The reason for the short validity periods is that the OCSP signing certificate contains the id-pkix-ocsp-nocheck extension. This extension tells the client that the certificate is valid for its entire lifetime so the revocation status of the certificate is never checked. The reason why this extension is included is to avoid circular revocation checking. If this extension was not included, the client would contact the OCSP Responder to verify the revocation status for a certificate. The OCSP Responder would then respond with a signed request. The client would then have perform revocation checking for the certificate that signed the response, before finishing revocation checking for the original certificate. At this point if there was an OCSP location specified for the signing certificate, you would run into a loop where the OCSP client would ask for the revocation status for the signing certificate from the OCSP and get a signed response. Then the client would again have to validate the revocation status for the signing certificate. This would occur over and over again. Or alternatively, if a CDP location was specified for the signing certificate, you would then need to download the CRL, and verify the signing certificate, in effect making the OCSP pointless, since you would have to download a CRL to validate the OCSP Signing Certificate. We avoid all of this with the inclusion of the id-pkix-ocsp-nocheck extension.
So, since we are not checking revocation status for the OCSP Signing certificate you should have a short validity period for the OCSP Signing Certificate to increase security.
Regardless you will have to the give permissions to the private key of the OCSP Signing Certificate to the Network Service Account since that is the identity under which the service runs. If you are using the OCSP with a Windows Server 2008 Enterprise CA, in the Request Handling tab of a Version 3 Certificate Template there is the option to Add Read permissions to Network Service on the private key. This option is enabled by default on the OCSP Response Signing template.
If you are using a certificate issued from a Windows Server 2008 Standalone CA, a Windows Server 2003 Enterprise CA or a Windows Server 2003 Standalone CA, you will need to manually grant permissions to the private Key of the OCSP Signing Response Certificate to the Network Service account.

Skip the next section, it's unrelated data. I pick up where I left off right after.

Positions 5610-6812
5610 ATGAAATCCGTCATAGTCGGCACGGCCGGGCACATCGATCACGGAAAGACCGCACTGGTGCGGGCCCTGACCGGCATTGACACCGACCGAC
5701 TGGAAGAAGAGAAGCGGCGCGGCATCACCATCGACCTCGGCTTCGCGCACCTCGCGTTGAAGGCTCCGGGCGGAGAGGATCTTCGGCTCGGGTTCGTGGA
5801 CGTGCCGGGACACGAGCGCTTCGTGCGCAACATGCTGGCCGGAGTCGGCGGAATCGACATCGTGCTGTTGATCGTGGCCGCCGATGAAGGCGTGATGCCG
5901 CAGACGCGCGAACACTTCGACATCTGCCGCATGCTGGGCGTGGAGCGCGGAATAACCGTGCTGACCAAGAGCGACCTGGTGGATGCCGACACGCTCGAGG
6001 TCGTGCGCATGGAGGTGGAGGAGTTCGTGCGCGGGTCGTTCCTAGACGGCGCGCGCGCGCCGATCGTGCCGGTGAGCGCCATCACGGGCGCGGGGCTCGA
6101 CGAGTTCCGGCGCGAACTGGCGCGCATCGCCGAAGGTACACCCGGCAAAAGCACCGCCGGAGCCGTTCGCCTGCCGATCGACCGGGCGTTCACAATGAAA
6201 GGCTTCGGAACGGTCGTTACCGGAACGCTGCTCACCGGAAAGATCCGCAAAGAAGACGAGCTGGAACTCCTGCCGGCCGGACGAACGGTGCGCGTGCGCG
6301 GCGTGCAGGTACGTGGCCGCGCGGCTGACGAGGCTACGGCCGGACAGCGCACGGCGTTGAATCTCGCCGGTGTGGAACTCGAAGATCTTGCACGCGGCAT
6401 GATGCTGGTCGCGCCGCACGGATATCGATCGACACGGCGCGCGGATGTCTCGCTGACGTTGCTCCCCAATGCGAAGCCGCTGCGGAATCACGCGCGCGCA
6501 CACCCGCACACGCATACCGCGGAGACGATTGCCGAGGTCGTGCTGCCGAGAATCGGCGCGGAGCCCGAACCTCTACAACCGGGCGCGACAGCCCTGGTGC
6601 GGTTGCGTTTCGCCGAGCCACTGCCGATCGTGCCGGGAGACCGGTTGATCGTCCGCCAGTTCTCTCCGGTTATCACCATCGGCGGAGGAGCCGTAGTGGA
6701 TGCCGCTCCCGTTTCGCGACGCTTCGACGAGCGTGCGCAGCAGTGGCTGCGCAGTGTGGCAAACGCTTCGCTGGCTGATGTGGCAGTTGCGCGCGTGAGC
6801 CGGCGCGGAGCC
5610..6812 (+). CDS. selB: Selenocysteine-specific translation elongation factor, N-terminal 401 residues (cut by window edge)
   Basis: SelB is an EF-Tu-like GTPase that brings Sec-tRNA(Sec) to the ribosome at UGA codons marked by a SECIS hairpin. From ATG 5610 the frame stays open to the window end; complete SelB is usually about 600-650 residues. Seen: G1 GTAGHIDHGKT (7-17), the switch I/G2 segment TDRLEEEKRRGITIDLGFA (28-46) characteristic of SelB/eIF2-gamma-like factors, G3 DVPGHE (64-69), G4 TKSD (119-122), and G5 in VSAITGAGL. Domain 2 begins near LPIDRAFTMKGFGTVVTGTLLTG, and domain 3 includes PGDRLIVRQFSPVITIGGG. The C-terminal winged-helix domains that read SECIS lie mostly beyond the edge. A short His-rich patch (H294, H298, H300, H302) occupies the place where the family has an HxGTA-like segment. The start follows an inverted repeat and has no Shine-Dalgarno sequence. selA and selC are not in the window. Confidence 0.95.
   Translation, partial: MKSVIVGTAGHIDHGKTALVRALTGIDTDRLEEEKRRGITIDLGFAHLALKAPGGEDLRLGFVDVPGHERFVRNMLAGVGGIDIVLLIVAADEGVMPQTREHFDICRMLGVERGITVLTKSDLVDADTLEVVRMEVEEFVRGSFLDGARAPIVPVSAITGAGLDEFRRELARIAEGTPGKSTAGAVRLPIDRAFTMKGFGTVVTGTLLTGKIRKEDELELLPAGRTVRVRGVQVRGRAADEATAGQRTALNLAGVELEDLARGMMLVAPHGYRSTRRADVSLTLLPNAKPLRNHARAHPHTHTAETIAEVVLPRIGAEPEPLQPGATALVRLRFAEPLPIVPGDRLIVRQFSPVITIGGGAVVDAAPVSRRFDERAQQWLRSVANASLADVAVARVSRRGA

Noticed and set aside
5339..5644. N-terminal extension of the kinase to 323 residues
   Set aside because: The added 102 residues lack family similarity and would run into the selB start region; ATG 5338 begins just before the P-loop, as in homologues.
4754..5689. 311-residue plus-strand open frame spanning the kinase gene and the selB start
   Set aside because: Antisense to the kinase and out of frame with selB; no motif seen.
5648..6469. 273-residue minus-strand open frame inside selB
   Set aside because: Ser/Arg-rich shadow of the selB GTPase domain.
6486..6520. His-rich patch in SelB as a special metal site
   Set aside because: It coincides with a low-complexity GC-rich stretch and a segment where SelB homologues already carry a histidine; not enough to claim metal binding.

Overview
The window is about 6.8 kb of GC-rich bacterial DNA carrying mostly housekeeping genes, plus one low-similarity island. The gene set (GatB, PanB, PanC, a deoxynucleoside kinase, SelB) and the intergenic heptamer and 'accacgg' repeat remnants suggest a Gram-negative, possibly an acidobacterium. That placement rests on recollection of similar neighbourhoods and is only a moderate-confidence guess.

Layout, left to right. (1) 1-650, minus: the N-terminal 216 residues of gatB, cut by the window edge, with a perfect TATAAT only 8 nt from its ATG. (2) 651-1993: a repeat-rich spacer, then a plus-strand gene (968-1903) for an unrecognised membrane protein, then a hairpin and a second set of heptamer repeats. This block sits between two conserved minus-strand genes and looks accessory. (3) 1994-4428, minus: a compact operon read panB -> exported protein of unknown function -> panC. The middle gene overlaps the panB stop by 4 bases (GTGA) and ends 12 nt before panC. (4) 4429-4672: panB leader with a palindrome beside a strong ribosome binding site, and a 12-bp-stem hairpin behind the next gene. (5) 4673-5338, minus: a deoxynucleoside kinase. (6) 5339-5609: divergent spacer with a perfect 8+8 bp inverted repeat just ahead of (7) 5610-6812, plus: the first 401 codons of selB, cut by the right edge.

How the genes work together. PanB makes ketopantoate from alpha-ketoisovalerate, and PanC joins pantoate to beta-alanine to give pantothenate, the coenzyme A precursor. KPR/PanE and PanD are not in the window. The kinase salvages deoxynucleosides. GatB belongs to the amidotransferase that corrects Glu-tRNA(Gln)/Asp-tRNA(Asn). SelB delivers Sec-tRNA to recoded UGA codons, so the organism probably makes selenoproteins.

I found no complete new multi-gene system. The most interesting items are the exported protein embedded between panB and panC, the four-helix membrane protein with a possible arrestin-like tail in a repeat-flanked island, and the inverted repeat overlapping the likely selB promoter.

1. To manually give the Network Service Account access to the private key, open up the Certificates MMC targeted for the Local Computer.
2. Right click on the certificate, then select All Tasks from the context menu, and then select Manage Private Keys…
3. Click Add on the Permissions dialog box.
4. Type Network Service, and then click Check Names to resolve the name. Then click OK.
5. The Network Service only needs read permissions to the Private Key, so deselect the Allow privilege for Full Control, and verify the Allow privilege is granted for Read, and click OK.
A Revocation Configuration contains PKI components required to respond to an OCSP request. These include items such as the CA Certificate, OCSP Signing Certificate, and information about the Revocation Provider.
You can have multiple Revocation Configurations per OCSP Responder allowing the OCSP Responder to provide revocation information for multiple CAs.
When configuring the Revocation Configuration for the OCSP Responder you will designate the following
- The certificate of the CA for which you are providing revocation status
- The Signing Certificate (If the CA is an Enterprise CA, and you are using a certificate template)
- The Revocation Provider (Limited to Base and Delta CRLs in Windows Server 2008)
Revocation Provider is the component responsible for retrieving revocation information. In Windows Server 2008 the only revocation provider supported is the CRL based Revocation Provider. In other words the Windows Server 2008 OCSP Responder can only retrieve revocation information from published CRLs.
OCSP Responders can be configured for high availability by placing the OCSP responders in an Array. The Array itself does not provide fault tolerances, but maintains the configurations of multiple OCSP responders that are part of the Array. The configuration is maintained by the OCSP Responder that is designated as the “Array Controller”.
Once the responders are arranged in an Array you can use Network Load Balancing to provide a highly available configuration.
I will cover the process of creating a highly available OCSP configuration in a future blog article.
I hope you found the information in this posting helpful. I plan on continuing the series on deploying an OCSP Responder. I will be posting the following blog entries soon, stay tuned:
Implementing an OCSP responder: Part I Introducing OCSP
Implementing an OCSP responder: Part II Preparing Certificate Authorities
Implementing an OCSP responder: Part III Configuring OCSP for use with Enterprise CAs
Implementing an OCSP responder: Part IV Configuring OCSP for use with Standalone CAs
Implementing an OCSP Responder: Part V High Availability
Implementing an OCSP Responder: Part VI Configuring Custom OCSP URIs via Group Policy
– Chris Delay